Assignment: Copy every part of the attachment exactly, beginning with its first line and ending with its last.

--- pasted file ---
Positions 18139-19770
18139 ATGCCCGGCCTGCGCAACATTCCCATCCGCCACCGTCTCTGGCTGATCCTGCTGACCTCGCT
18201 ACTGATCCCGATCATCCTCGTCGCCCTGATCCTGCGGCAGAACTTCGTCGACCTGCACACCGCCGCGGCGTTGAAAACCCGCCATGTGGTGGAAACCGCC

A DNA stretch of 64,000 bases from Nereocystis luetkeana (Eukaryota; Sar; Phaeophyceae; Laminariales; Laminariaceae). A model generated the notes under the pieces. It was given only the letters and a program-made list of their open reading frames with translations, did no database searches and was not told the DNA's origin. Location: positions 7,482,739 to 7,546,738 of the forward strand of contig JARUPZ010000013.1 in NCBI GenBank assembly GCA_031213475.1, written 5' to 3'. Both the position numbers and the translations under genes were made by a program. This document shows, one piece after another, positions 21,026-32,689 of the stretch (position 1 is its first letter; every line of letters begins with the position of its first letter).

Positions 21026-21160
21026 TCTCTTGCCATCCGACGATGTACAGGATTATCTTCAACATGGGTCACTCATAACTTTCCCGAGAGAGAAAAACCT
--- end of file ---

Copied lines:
Positions 18139-19770
18139 ATGCCCGGCCTGCGCAACATTCCCATCCGCCACCGTCTCTGGCTGATCCTGCTGACCTCGCT
18201 ACTGATCCCGATCATCCTCGTCGCCCTGATCCTGCGGCAGAACTTCGTCGACCTGCACACCGCCGCGGCGTTGAAAACCCGCCATGTGGTGGAAACCGCC

A DNA stretch of 64,000 bases from Nereocystis luetkeana (Eukaryota; Sar; Phaeophyceae; Laminariales; Laminariaceae). A model generated the notes under the pieces. It was given only the letters and a program-made list of their open reading frames with translations, did no database searches and was not told the DNA's origin. Location: positions 7,482,739 to 7,546,738 of the forward strand of contig JARUPZ010000013.1 in NCBI GenBank assembly GCA_031213475.1, written 5' to 3'. Both the position numbers and the translations under genes were made by a program. This document shows, one piece after another, positions 21,026-32,689 of the stretch (position 1 is its first letter; every line of letters begins with the position of its first letter).

Positions 21026-21160
21026 TCTCTTGCCATCCGACGATGTACAGGATTATCTTCAACATGGGTCACTCATAACTTTCCCGAGAGAGAAAAACCT